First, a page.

Wildfires produce more air pollution than scientists previously estimated. Kari Greer/USFS Gila National Forest via NASA

Scientists have flown through wildfires to learn more about the air pollution they produce, and the news is worse than expected.

The emissions of fine particles when timber and brush burn are three times higher than the U.S. Environmental Protection Agency has estimated, the researchers said, and those particles are dangerous to human lungs and hearts.

“These are really bad aerosols to breathe from a health point of view,” researcher Greg Huey said in a statement from the Georgia Institute of Technology.

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While the EPA estimates were based on measurements from controlled fires, the researchers on this study took a plane loaded with instruments and operated by NASA and the U.S. Department of Energy through the smoke of wildfires in California to take their measurements.

It wasn’t smooth sailing: “The smoke leaks into the cabin and makes you nauseous,” researcher Bob Yokelson, a University Montana professor, explained in the statement. “You’re trying to take notes, run your instrument, look at the fire, talk on the headset, and get pictures. And at the same time, it’s crazy bumpy. Normally, if you’re in a smaller plane, your stomach is not too happy.”

But the scientists got their data, and the findings suggest there is much more pollution going into the air during the summer in the western United States than previously thought.

“The results indicate that wildfires are a large source of particulate pollution in the western states and that the source is currently underestimated by more than a factor of three in emissions inventories,” the study in the Journal of Geophysical Research says. “Comparison of these results to those obtained from prescribed burning indicates that wildfires are a larger source of pollution.”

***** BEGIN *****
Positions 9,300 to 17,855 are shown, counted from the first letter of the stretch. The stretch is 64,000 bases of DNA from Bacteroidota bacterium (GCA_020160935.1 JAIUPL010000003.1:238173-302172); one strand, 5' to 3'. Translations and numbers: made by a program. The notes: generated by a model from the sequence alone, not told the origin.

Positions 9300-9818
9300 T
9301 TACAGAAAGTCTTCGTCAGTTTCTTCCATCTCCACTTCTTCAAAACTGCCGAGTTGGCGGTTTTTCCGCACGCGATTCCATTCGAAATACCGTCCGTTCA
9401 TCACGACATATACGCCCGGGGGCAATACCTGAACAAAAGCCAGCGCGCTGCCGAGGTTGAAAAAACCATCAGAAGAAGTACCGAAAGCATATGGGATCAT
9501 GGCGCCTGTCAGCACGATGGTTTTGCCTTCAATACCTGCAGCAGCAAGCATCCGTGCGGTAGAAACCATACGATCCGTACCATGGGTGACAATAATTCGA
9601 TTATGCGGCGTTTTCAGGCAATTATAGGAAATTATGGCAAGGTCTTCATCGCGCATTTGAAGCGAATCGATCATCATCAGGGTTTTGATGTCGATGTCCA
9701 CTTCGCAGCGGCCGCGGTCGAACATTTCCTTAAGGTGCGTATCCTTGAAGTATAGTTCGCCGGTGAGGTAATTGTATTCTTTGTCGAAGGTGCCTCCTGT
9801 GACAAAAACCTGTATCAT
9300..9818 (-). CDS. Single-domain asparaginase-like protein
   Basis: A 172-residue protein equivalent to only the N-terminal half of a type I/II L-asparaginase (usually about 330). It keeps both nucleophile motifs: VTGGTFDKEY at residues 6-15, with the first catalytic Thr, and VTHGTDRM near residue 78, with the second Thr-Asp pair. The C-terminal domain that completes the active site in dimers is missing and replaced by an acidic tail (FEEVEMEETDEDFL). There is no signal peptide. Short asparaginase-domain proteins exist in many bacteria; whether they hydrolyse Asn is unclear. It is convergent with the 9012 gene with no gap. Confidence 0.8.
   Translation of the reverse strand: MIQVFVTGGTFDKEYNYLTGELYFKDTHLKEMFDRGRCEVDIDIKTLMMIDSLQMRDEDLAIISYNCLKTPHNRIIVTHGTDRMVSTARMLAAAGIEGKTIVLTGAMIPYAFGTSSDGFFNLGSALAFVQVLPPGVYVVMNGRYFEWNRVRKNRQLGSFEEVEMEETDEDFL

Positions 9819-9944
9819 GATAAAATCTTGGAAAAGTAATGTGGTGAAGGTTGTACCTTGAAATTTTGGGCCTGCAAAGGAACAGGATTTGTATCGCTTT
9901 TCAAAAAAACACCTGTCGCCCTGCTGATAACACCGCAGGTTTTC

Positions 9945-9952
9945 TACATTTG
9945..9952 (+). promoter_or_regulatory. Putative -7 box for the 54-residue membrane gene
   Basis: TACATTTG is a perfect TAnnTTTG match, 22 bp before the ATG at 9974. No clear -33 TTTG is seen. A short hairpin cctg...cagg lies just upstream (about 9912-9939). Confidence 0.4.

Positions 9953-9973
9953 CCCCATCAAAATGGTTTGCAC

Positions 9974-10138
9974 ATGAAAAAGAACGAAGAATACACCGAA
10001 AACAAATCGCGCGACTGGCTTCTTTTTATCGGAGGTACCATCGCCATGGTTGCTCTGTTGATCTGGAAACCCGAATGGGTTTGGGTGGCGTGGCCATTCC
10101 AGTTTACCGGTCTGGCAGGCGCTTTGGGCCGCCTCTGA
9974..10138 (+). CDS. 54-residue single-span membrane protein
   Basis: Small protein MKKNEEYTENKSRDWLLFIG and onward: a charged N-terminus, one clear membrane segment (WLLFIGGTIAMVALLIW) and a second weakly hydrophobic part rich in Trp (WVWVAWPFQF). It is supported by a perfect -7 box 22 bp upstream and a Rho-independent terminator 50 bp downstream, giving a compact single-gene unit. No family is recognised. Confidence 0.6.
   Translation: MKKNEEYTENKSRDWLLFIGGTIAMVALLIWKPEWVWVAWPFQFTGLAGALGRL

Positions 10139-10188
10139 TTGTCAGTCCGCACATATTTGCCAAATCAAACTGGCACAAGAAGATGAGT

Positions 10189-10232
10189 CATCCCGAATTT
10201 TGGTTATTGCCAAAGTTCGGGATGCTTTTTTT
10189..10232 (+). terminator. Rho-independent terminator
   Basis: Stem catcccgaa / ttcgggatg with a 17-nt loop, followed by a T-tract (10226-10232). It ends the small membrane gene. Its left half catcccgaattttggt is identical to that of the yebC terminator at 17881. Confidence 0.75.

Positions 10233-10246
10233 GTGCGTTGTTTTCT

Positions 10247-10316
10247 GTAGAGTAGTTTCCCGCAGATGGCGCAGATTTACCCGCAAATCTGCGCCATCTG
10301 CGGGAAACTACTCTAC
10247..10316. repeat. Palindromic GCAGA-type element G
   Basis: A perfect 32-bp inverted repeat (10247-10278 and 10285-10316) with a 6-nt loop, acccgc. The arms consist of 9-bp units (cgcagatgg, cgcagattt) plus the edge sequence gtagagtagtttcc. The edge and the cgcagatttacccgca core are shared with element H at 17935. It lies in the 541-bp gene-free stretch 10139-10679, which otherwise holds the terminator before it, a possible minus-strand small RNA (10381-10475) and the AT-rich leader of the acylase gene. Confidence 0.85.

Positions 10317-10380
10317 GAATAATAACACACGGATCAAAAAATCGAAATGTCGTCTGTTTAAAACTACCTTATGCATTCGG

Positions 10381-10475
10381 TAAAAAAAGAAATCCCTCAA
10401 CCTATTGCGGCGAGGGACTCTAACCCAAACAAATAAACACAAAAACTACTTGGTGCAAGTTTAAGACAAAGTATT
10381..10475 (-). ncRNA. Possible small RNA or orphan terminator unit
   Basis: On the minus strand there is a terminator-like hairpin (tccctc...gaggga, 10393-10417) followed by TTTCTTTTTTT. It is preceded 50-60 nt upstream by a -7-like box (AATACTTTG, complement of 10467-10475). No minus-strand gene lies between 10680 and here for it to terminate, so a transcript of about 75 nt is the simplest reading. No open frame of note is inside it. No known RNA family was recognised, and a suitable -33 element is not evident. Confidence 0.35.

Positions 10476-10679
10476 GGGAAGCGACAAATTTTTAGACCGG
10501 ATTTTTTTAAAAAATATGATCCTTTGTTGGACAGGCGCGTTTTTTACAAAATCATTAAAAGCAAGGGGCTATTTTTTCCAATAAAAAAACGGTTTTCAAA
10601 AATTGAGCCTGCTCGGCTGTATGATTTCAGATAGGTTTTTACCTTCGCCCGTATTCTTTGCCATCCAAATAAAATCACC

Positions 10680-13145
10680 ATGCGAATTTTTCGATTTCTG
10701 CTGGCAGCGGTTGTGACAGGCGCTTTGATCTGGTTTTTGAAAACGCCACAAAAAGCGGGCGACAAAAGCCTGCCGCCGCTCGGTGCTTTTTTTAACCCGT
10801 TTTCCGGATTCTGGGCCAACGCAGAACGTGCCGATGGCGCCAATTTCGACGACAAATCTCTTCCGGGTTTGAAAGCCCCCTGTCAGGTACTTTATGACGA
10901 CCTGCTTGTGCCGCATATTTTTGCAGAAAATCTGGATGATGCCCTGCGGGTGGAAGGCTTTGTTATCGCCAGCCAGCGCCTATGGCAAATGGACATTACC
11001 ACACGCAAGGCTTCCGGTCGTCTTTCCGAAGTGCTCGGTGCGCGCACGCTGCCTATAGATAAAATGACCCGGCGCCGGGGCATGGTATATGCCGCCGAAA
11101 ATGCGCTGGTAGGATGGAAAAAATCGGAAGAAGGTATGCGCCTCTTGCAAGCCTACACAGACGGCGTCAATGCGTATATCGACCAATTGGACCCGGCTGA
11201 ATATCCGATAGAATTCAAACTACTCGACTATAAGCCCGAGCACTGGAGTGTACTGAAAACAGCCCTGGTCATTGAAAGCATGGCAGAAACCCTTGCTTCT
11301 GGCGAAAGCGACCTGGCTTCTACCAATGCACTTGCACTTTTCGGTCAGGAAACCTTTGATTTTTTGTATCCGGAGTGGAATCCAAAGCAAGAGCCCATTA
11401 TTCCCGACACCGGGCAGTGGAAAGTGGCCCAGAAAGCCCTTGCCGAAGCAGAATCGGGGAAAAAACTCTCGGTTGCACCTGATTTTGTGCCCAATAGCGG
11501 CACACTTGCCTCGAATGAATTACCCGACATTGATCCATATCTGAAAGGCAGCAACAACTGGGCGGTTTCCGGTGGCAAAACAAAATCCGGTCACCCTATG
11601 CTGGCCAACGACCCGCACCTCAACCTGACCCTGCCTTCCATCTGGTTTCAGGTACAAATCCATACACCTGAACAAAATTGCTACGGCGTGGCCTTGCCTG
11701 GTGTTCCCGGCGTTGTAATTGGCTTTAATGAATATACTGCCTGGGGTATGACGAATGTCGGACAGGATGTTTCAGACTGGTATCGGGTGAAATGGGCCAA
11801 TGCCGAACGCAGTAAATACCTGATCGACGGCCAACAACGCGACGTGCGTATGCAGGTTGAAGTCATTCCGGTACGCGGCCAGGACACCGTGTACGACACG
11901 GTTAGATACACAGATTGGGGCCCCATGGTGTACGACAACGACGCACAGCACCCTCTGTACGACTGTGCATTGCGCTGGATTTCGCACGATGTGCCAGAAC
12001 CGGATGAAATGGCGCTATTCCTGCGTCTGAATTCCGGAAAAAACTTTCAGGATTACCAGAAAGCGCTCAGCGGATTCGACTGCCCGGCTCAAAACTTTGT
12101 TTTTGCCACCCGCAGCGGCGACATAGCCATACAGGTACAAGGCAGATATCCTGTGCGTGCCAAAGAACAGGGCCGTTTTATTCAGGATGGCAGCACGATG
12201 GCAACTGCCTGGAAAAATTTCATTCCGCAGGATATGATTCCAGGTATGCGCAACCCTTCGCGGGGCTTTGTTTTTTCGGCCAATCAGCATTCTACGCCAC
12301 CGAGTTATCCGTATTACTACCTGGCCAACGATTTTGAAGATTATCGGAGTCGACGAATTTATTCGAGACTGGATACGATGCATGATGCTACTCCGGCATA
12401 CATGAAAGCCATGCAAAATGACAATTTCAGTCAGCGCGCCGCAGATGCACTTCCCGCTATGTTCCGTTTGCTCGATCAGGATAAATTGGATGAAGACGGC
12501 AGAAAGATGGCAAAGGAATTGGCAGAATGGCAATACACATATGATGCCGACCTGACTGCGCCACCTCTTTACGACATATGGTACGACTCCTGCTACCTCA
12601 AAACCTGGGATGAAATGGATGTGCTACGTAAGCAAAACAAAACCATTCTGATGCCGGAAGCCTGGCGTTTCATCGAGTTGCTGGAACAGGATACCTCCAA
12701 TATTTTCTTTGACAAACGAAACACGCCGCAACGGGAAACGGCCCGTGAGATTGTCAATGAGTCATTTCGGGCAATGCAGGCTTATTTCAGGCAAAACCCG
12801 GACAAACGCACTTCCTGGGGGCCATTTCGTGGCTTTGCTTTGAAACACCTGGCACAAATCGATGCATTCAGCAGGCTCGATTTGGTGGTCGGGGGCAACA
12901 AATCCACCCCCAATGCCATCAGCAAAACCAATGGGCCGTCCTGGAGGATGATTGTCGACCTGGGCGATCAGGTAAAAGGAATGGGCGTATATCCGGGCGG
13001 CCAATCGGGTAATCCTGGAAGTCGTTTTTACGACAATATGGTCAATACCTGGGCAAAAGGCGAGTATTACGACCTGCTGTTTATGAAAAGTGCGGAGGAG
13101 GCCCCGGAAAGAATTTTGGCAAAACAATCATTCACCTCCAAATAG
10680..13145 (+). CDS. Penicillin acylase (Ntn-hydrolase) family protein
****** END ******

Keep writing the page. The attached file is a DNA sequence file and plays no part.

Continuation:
The scientists also measured for the first time certain chemicals in the thick smoke, which contains toxic emissions like the methanol and benzene that are also found in oil.

“You can see the smoke, and it’s dark for a reason,” Huey said.

A NASA plane loaded up with instruments flew researchers through wildfire smoke to measure the air pollution coming from the blazes. NASA SEAC4RS Mission

But the fine particles were the main focus of the study because of their danger. According to Georgia Tech, the fires produce proportionally more than industrial sources and they pose a risk to both humans and to the planet.

“They can drift over long distances into populated areas,” the university said. “Various aerosols also rise up in the atmosphere, but their net effect on global warming or cooling is still uncertain, as some aerosols reflect sunlight away from the Earth, and others, in contrast, trap warmth in the atmosphere.”

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That effect might become more important to understand in the future, as many scientists predict changes to Earth’s climate will lead to more wildfires — and more serious ones at that.

One way of decreasing the negative effect of wildfires is to have more controlled burns done by professionals, the study said. The difference between the air pollution measurements from controlled burns and the real thing could mean they offer an environmentally safer alternative as well. Those controlled burns are already used to prevent wildfires because the “prescribed” fires eat up material that would have otherwise lit up during an accidental one.

“Prescribed burning may be an effective method to reduce fine particle emissions,” the study said.